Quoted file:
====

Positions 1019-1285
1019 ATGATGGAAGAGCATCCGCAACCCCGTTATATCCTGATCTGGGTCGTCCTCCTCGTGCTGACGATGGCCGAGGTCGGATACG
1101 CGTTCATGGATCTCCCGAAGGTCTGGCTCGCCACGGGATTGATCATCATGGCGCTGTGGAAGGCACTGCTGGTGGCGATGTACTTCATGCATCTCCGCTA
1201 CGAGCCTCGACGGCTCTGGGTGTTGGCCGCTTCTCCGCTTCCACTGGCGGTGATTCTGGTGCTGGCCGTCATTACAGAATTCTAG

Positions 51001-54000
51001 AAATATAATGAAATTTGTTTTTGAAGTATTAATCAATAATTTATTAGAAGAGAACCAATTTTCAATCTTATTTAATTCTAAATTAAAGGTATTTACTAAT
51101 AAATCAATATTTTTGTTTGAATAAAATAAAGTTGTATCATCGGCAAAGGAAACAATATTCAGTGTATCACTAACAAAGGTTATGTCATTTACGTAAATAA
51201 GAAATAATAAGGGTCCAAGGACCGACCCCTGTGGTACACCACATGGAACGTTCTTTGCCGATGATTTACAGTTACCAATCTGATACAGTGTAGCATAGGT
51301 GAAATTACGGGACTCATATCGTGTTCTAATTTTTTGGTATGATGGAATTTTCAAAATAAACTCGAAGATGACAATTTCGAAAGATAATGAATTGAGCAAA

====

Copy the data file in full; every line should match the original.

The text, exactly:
Positions 1019-1285
1019 ATGATGGAAGAGCATCCGCAACCCCGTTATATCCTGATCTGGGTCGTCCTCCTCGTGCTGACGATGGCCGAGGTCGGATACG
1101 CGTTCATGGATCTCCCGAAGGTCTGGCTCGCCACGGGATTGATCATCATGGCGCTGTGGAAGGCACTGCTGGTGGCGATGTACTTCATGCATCTCCGCTA
1201 CGAGCCTCGACGGCTCTGGGTGTTGGCCGCTTCTCCGCTTCCACTGGCGGTGATTCTGGTGCTGGCCGTCATTACAGAATTCTAG

Positions 51001-54000
51001 AAATATAATGAAATTTGTTTTTGAAGTATTAATCAATAATTTATTAGAAGAGAACCAATTTTCAATCTTATTTAATTCTAAATTAAAGGTATTTACTAAT
51101 AAATCAATATTTTTGTTTGAATAAAATAAAGTTGTATCATCGGCAAAGGAAACAATATTCAGTGTATCACTAACAAAGGTTATGTCATTTACGTAAATAA
51201 GAAATAATAAGGGTCCAAGGACCGACCCCTGTGGTACACCACATGGAACGTTCTTTGCCGATGATTTACAGTTACCAATCTGATACAGTGTAGCATAGGT
51301 GAAATTACGGGACTCATATCGTGTTCTAATTTTTTGGTATGATGGAATTTTCAAAATAAACTCGAAGATGACAATTTCGAAAGATAATGAATTGAGCAAA